Kent ISD— Some Kent Career Tech Center students learned recently that there’s much more to a career in culinary arts than food preparation.
A nearly three-week effort wrapped up recently when those in instructor Don Henderson’s pastry class were tasked in groups to transport wedding cakes they had designed, baked and decorated.
It was the first year Henderson added the transport exercise. “I told them, brides are not coming to the Tech Center to get married; you have to take the cake to them. So many things can happen on your way from point A to point B, I wanted them to truly understand that stress, and to know what to do when something happens.”
Just as event caterers do, the students carefully loaded their creations into vehicles before sunrise, then braved traffic – and increasingly snowy conditions – to about a dozen locations that included their own schools.
Once there, they assembled the multi-tiered cakes using dowels to scaffold the layers, then disassembled and served them – experiencing firsthand how nearly three weeks of work can disappear inside guests’ mouths in mere minutes.
East Grand Rapids High senior Maeve Coretti, Cedar Springs High senior Margaret Brenner, and Emma Sutherland, a senior at charter school Wellspring Preparatory High, teamed up to deliver their vanilla, chocolate and raspberry cake with buttercream frosting to Maeve’s school.
‘So many things can happen on your way from point A to point B, I wanted them to truly understand that stress, and to know what to do…’— Don Henderson, Kent Career Tech Center pastry instructor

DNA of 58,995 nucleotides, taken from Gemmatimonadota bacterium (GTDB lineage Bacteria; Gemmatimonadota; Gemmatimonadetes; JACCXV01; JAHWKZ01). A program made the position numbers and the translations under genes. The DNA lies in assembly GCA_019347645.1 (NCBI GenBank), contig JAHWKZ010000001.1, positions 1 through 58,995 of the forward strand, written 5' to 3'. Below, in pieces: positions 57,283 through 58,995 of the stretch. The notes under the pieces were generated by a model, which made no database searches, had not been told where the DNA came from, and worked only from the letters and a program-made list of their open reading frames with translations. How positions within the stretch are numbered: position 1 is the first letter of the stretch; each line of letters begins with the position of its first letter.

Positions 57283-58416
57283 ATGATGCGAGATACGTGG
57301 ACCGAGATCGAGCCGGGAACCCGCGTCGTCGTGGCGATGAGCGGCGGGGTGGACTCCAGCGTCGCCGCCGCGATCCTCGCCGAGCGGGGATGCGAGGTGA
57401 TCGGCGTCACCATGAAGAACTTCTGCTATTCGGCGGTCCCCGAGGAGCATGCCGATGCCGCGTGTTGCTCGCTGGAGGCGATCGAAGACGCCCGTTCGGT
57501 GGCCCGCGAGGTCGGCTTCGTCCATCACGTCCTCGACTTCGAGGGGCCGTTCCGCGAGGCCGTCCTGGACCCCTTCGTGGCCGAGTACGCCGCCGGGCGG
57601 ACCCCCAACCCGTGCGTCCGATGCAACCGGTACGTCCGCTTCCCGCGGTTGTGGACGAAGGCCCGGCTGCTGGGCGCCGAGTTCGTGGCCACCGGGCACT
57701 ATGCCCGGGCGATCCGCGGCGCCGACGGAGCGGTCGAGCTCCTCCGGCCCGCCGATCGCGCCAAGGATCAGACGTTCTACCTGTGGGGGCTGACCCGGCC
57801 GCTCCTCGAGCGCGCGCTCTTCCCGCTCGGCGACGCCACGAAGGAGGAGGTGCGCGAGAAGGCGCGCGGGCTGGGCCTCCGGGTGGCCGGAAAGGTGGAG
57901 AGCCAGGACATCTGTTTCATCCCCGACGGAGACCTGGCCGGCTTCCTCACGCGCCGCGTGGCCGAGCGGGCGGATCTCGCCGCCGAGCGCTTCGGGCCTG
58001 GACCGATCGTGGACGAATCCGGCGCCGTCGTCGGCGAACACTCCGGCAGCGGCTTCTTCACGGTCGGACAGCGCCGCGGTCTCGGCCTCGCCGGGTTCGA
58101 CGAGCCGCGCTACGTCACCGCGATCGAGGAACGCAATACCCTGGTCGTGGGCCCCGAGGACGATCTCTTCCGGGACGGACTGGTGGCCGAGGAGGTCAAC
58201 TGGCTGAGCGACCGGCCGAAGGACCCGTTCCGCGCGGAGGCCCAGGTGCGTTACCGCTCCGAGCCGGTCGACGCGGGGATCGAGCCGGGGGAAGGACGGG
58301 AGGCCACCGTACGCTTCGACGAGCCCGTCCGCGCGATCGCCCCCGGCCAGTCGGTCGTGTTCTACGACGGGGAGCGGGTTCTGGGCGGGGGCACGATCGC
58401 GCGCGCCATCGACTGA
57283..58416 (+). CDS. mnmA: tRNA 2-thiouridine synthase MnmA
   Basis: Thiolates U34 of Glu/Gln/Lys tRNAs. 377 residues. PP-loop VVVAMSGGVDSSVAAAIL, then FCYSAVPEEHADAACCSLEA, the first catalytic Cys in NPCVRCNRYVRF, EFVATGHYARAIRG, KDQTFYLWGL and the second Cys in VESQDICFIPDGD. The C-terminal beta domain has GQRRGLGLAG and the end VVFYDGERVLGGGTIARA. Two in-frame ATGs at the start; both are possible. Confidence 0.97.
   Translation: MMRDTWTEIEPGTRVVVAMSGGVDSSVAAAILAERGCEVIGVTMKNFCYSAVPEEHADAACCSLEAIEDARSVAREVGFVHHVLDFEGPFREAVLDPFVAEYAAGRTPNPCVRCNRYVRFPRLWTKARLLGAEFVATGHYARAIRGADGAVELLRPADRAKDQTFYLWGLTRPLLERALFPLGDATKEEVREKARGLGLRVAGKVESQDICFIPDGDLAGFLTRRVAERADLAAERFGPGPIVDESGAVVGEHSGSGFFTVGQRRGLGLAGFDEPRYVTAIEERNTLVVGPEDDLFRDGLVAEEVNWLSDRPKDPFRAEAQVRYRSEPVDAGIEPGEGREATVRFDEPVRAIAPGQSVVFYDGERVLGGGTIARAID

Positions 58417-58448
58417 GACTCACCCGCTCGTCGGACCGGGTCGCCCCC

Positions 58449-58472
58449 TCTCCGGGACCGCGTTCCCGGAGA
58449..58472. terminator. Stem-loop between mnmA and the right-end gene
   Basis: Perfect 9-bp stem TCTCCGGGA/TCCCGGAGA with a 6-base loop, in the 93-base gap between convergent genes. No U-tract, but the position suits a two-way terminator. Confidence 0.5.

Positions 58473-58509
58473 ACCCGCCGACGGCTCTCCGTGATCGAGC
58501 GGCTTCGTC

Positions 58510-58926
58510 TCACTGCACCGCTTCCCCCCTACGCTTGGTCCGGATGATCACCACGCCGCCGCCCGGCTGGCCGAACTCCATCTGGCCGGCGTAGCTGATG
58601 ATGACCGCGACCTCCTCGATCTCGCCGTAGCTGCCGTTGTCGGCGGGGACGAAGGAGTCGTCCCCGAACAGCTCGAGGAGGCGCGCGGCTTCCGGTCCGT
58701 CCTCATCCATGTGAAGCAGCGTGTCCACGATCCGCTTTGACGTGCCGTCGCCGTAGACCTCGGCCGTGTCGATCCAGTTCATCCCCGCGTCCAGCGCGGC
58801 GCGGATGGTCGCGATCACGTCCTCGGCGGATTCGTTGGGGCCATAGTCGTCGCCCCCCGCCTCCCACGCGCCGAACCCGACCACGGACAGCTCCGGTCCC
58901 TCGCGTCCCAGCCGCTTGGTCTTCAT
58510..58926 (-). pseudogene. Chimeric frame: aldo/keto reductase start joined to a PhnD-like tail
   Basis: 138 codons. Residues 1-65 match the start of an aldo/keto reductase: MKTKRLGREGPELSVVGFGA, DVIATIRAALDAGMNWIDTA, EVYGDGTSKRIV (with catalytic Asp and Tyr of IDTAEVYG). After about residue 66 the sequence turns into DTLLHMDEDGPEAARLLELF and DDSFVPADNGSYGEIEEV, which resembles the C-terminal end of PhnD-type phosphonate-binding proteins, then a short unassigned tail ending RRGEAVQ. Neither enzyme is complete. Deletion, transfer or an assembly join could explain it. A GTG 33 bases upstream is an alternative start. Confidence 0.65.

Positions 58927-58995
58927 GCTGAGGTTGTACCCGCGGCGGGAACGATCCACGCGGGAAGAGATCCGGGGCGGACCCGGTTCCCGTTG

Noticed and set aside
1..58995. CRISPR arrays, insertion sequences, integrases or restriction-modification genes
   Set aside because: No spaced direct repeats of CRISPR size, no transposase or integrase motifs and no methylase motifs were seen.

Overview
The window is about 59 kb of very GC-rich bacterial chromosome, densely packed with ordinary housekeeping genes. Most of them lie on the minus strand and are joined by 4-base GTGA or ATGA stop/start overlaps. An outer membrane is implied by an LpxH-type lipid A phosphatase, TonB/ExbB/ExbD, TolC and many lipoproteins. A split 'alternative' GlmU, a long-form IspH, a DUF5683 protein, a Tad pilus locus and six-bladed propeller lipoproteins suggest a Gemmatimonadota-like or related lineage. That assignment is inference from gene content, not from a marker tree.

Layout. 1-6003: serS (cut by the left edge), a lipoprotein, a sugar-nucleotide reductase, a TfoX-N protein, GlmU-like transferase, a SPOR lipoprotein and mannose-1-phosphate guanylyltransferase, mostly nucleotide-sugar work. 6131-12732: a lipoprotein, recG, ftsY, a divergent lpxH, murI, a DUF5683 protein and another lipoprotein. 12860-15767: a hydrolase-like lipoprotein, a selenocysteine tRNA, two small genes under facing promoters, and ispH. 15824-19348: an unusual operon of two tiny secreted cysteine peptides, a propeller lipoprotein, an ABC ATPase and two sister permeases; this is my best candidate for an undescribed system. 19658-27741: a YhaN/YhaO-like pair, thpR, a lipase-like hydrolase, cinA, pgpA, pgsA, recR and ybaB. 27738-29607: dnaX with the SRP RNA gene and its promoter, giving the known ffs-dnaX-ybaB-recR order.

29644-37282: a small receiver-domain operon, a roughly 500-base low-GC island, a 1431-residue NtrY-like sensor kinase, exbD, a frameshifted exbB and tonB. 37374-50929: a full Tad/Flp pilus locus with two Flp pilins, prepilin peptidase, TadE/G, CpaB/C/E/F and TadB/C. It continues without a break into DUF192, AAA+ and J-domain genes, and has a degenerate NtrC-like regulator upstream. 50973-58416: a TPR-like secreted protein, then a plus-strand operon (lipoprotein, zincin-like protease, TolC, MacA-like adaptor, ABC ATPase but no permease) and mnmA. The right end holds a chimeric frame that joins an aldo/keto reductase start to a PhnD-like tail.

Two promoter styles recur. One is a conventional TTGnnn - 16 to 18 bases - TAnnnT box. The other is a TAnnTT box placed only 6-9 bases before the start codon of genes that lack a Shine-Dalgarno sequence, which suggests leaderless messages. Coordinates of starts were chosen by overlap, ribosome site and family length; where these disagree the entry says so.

Maeve transported the top layer on a sheet pan she carefully placed on the floor of the front passenger seat of her silver Buick Enclave. After placing the other two layers into the towel-covered backseat of Emma’s blue Toyota Sienna minivan, the two vehicles made the 10-minute drive along snow-covered roads to Maeve’s school.
“A lot can happen in 10 minutes,” said Margaret. “I’m hanging onto that cake for dear life.”
Emma said turning onto the East Beltline and driving in rush-hour traffic was “kind of scary,” but transit casualties were minor: both layers she was carrying slid a couple inches on their sheets, but were easily scootched back into place; some icing got smushed but when re-done turned out to be “some of my best work;” and a broken “H” for the topper made of delicate frozen icing was pieced into something resembling the letter and camouflaged with real mini-roses.
Though Maeve initially called the exercise “horrible and terrifying,” she admitted afterward that it had absolutely been worth it.
“If we want to do this (professionally), it’s good practice to experience the stress,” she said.
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